SAN JOSE – Notebooks, netbooks, smartphones, tablets…what other sorts of systems or combinations of existing systems are out there to be discovered?
That’s the question Asustek posed about a year ago with its PadFone, a smartphone that docks into a tablet-sized screen. It aims to give users something more because the docked device is completely synched in software and has more battery life than two separate systems.
I give Asus kudos for experimenting, trying to find creative ways to leverage its notebook expertise into the new mobile world. But it’s not clear how successful this particular experiment will be.
Apple’s Tim Cook flatly says hybrids will not be significant, but I am not so sure. Engineers have been tinkering with hybrids since the days when Palm founder Jeff Hawkins created the convertible tablet/notebook. The convertible design predates Hawkins’ development of the Palm Pilot, arguably the only successful PDA.
The big problem for the Asus PadFone to date is that the company can’t get its hands on enough Qualcomm Snapdragon chips. Come this fall those chip should start to flow as Qualcomm brings on more 28 nm sources, so new customers like Asus can continue these kinds of experiments.
Indeed, Taiwan’s notebook engineers are still cutting their teeth on a wealth of ARM-based SoCs, the deep details of Android and Windows 8 RT. I believe something novel will come from their experiments. Apple has a lot of great ideas, but so do other engineers all around the world.
Engadget just posted an amazingly comprehensive review of the PadFone. I’d love to hear what smart mobile engineers think of their review and of the concept of hybrids in general. So please chime in.
Sounds like a great idea - many professionals are carrying computers, mobile phones, iPads, and the associated chargers. Synchronizing data and files between them is a nightmare and the overlapping capabilities are adding to the weighty burdens on our backs as we travel. A device hierarchy that enabled just the necessary tier to be utilized would be a great advance.
I bought a phone over a year ago that has a Netbook-sized dock accessory. You can literally turn the phone into an 11-inch Firefox-powered browser. Of course the dock is actually more expensive than just buying a netbook, so it's essentially useless.
The problem with hybrids is typically the price point. Sure, they are useful, but when you spend more on getting a device that can be two things than you would have spent on buying the two things, you've lost yourself in the woods.
At some point in the not to distant future, your phone will have the computing power to do pretty much any non-specialized task needed. When that is the case, why would we need anything other than a keyboard (or whatever entry device is appropriate for a given application) and a display.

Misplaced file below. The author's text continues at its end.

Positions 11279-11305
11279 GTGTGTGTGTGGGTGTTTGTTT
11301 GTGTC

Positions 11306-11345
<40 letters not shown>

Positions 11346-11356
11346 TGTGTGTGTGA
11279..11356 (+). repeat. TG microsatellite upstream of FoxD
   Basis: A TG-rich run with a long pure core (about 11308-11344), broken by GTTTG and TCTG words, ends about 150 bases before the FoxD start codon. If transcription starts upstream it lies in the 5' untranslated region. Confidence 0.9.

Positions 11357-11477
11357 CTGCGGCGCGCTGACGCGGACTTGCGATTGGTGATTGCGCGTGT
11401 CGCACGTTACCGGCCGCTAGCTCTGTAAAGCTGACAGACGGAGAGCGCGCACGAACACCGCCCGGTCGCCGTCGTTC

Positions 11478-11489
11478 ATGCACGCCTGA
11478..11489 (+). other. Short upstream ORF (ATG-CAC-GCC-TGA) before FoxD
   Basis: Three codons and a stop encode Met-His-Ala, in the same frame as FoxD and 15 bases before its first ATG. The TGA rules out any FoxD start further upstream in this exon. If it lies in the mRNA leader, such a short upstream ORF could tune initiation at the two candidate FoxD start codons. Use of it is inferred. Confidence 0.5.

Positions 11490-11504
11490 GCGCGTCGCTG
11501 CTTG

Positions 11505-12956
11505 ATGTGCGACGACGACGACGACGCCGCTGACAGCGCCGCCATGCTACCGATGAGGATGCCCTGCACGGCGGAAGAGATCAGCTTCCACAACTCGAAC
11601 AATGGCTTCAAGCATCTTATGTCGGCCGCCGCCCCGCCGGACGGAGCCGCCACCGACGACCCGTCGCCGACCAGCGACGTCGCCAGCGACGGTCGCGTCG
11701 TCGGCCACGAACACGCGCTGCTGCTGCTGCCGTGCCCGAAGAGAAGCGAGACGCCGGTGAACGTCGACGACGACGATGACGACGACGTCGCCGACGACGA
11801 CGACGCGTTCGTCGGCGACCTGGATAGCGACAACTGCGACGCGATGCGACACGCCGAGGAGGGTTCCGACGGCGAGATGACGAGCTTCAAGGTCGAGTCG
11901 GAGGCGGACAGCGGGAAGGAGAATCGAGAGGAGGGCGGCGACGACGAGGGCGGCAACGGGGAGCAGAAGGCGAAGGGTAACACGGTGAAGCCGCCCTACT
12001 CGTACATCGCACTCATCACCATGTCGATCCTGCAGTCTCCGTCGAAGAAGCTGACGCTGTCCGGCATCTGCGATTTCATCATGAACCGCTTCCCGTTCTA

There are a few issues to be ironed out, like security and data backup. No matter where you go, if you see a community screen / keyboard, say in a coffee shop, you could sit down and start working at exactly the spot you left off when you left home or the office. No pulling a tablet or laptop out of a bag. No digging your phone out of your pocket or purse - and no need to worry about keeping data synchronized.
Your data and computing power just stay in your pocket but are always accessible.
So this is an attempt to combine several of the devices I now use. If my desk top, lap top, tablet and phone (plus the PDA I sometimes still use) could all be one device, that would be convenient. I guess the thing I would worry about most would be that if it is one device and it breaks, then I lose all of them. My lap top today told me that the hard drive is about to die. The second hard drive in my desk top died a couple of weeks ago. Maybe it is better to move to the 'cloud' or use solid state drives. Anyway, I guess I am for it as long as I have a back up with a quick replacement of any thing that dies.
One problem with a tablet / phone hybrid is the desire to make the tablet side big enough to be useful without becoming unwieldy as a handset.
One solution would be to physically decouple the handset from the tablet, making a 3-tier system, stand-alone phone with basic functionality, phone with enhance functionality radio-coupled to the tablet and finally a fully docked system with keyboard, mouse, display and handset.
David Patterson, known for his pioneering research that led to RAID, clusters and more, is part of a team at UC Berkeley that recently made its RISC-V processor architecture an open source hardware offering. We talk with Patterson and one of his colleagues behind the effort about the opportunities they see, what new kinds of designs they hope to enable and what it means for today’s commercial processor giants such as Intel, ARM and Imagination Technologies.